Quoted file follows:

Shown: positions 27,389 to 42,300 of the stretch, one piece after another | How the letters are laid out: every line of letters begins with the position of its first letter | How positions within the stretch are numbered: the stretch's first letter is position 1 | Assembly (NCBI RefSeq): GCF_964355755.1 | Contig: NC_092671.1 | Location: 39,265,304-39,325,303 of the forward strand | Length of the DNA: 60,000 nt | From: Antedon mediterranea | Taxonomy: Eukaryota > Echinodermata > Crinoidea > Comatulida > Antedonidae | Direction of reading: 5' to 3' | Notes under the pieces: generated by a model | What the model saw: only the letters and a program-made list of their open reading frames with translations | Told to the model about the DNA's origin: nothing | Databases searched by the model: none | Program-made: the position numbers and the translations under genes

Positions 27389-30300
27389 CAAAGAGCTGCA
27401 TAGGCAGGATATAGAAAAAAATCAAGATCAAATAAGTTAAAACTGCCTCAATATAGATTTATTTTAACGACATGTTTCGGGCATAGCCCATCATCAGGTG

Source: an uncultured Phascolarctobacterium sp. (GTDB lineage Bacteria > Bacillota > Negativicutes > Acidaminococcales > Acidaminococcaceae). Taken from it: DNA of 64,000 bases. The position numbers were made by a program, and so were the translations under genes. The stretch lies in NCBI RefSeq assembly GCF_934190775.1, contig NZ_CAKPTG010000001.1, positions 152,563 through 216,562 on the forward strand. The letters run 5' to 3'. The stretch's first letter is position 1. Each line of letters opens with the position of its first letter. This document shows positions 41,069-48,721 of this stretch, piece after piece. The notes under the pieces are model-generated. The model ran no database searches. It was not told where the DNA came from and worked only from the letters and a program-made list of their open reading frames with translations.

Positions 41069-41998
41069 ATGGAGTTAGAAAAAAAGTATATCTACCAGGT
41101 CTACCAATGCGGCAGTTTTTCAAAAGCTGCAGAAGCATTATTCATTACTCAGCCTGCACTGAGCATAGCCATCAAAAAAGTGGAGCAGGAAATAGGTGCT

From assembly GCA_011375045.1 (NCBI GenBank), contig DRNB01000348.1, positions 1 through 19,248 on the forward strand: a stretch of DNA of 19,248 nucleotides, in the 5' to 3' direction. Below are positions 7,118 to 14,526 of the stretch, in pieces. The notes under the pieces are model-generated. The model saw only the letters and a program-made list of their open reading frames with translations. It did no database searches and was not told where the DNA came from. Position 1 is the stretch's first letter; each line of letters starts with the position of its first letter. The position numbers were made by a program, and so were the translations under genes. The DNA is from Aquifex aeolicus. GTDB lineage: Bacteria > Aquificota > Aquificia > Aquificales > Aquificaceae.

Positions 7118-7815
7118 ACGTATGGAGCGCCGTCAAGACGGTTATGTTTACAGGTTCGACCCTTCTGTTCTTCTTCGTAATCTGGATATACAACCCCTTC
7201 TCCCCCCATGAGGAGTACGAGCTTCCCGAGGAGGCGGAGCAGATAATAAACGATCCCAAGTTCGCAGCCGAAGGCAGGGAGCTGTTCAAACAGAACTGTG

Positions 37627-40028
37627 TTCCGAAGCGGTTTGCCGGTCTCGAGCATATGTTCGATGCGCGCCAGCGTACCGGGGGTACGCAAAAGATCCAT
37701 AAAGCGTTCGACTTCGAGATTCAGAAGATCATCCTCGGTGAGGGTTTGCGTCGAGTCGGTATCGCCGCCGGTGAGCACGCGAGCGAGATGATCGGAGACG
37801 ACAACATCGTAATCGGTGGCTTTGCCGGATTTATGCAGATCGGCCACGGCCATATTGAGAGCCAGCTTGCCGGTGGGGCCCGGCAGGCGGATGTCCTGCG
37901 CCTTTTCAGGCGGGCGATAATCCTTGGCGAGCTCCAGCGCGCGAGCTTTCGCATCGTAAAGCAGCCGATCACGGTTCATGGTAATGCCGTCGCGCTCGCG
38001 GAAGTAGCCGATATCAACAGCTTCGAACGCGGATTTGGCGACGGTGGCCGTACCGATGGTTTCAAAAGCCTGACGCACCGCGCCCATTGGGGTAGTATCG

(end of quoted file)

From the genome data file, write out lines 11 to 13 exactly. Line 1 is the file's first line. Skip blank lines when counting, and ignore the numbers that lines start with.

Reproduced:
7118 ACGTATGGAGCGCCGTCAAGACGGTTATGTTTACAGGTTCGACCCTTCTGTTCTTCTTCGTAATCTGGATATACAACCCCTTC
7201 TCCCCCCATGAGGAGTACGAGCTTCCCGAGGAGGCGGAGCAGATAATAAACGATCCCAAGTTCGCAGCCGAAGGCAGGGAGCTGTTCAAACAGAACTGTG

Positions 37627-40028